“Part of that proposal had … been to really consolidate our buildings within town,” Lindsay said, adding while he thought the public septic proposal caused the question to fail at the polls, “I think that there was a lot of support for the idea of consolidating a lot of our resources in the town.
“I’m very concerned that we’re going to end up with two different public buildings – a town office, and then this facility, that would be separate and add cost to our town,” he added.
Audrey Lones of Baston Road echoed Lindsay’s sentiment, and advocated for affordable senior housing in town as well. She thinks there are few people in town who could afford such housing at the rate stated in Grover’s proposal, and it would likely be people from other communities who would live at the complex.
“We seem to be going forward fast on something that really needs a lot more time and study,” Katie Murphy, of Mountfort Road, said. “There isn’t some hard-and-fast time line that we’re supposed to be following here. The fact that this has taken so long clearly means that we all have lots of different ideas about what we need in this town, and we need to come to some consensus about it.”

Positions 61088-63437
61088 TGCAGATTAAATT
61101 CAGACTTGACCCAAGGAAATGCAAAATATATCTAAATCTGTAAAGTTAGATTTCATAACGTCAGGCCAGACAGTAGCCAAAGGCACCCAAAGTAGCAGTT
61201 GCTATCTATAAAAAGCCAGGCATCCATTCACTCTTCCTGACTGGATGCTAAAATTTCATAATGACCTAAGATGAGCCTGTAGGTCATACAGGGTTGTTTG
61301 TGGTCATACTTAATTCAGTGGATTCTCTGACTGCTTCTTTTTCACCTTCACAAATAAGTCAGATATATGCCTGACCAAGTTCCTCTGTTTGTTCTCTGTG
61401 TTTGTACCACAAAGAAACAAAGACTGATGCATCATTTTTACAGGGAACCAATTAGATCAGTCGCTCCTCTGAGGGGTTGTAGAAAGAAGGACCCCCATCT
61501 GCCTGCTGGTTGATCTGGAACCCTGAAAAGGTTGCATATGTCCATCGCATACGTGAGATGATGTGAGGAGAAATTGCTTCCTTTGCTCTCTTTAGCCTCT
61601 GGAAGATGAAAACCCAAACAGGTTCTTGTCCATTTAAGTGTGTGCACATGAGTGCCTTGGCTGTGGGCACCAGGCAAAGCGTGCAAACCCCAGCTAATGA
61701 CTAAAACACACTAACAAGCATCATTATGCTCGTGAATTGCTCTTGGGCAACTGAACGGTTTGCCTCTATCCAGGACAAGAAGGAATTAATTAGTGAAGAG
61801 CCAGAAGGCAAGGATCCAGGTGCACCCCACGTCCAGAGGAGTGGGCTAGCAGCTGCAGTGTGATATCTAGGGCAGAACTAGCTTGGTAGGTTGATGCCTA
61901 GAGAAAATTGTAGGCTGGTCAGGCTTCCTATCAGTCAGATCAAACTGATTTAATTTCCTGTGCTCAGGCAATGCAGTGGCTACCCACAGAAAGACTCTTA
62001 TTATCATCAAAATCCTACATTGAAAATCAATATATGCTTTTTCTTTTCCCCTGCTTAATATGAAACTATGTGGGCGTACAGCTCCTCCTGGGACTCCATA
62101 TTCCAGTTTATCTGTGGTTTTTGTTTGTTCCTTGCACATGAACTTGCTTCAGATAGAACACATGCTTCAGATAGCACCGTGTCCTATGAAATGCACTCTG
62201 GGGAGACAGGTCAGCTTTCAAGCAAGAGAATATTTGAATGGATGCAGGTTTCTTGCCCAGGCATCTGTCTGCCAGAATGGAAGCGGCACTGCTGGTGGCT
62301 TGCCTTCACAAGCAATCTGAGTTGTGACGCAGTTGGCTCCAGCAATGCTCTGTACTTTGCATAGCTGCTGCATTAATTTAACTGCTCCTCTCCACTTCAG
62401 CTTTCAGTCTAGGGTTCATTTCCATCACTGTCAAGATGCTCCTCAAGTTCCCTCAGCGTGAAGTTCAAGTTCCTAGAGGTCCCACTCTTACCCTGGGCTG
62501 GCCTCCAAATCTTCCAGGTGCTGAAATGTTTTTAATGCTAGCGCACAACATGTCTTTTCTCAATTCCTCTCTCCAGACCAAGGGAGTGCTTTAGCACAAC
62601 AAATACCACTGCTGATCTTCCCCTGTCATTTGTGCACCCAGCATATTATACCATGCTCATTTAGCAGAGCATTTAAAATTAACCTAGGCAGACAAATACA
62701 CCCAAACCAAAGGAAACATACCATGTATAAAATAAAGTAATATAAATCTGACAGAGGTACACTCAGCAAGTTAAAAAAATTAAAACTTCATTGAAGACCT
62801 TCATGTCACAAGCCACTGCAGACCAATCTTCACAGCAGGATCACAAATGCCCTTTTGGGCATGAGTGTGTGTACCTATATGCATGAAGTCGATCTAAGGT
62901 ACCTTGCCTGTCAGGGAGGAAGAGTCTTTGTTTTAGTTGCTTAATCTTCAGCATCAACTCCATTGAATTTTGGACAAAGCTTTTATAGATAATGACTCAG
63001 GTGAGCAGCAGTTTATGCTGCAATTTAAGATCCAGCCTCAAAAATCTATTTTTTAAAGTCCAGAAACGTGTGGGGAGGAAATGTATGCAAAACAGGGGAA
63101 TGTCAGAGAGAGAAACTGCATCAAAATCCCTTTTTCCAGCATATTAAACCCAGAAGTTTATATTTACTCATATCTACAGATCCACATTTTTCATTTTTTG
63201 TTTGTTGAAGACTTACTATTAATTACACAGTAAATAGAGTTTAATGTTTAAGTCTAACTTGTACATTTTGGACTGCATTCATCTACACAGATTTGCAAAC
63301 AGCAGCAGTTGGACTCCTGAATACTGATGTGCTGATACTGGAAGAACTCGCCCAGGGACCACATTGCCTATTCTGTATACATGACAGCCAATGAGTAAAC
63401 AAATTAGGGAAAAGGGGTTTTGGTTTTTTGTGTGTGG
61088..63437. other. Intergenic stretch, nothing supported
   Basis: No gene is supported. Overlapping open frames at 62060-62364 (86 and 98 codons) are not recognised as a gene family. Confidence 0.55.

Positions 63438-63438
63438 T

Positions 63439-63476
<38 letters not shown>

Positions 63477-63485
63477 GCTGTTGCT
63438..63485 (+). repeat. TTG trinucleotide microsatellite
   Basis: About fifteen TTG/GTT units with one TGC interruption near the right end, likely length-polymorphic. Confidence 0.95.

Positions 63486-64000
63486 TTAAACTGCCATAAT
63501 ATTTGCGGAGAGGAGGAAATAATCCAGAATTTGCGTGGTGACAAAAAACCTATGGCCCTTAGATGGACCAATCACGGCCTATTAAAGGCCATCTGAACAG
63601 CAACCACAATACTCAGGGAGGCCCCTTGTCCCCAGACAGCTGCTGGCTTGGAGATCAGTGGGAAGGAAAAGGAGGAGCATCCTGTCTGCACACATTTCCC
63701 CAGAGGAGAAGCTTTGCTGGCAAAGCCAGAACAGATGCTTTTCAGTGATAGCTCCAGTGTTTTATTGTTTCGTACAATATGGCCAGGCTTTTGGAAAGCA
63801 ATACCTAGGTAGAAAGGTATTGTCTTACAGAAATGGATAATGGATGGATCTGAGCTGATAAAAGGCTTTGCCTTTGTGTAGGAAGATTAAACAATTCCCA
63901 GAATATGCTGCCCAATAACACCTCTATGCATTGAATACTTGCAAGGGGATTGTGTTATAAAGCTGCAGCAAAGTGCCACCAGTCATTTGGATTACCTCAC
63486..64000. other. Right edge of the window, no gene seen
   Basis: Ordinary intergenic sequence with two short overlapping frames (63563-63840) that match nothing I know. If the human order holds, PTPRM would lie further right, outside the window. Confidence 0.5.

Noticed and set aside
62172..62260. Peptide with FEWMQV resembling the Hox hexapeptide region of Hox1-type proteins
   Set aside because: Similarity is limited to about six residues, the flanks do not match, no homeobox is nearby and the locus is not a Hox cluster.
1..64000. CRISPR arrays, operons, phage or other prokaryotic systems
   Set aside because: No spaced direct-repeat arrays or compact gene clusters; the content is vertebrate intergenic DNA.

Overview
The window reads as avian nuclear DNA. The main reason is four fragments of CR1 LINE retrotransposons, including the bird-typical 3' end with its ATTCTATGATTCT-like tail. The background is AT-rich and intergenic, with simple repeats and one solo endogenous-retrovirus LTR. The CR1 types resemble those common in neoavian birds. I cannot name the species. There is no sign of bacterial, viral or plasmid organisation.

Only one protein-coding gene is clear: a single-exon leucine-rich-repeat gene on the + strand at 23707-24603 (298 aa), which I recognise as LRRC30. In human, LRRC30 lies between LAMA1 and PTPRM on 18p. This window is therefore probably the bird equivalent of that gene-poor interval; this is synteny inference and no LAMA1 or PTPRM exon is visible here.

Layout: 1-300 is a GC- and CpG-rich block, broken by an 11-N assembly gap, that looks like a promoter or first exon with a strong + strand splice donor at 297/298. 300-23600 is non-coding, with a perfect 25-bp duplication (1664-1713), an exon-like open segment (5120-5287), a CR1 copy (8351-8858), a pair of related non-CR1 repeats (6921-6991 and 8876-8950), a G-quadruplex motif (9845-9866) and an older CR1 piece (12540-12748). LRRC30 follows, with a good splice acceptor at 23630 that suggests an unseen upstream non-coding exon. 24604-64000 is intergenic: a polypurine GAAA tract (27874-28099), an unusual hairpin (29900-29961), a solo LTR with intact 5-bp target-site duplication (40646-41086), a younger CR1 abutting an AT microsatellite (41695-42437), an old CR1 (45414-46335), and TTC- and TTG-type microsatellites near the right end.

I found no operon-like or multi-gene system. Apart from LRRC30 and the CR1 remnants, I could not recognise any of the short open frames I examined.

“We do have time to get this right,” she added. “And it’s got to be right, because what we do here has got to stand for the next 100 years.”
Dan Diffin of Sevee & Maher Engineers presents a proposal March 19 for development of the North Yarmouth Memorial School property by A.H. Grover Co.
Melissa Morrill of Volunteers of America Northern New England, left, describes a proposal to develop the North Yarmouth Memorial School property that her organization submitted jointly with Ken Capron, right, of Memoryworks.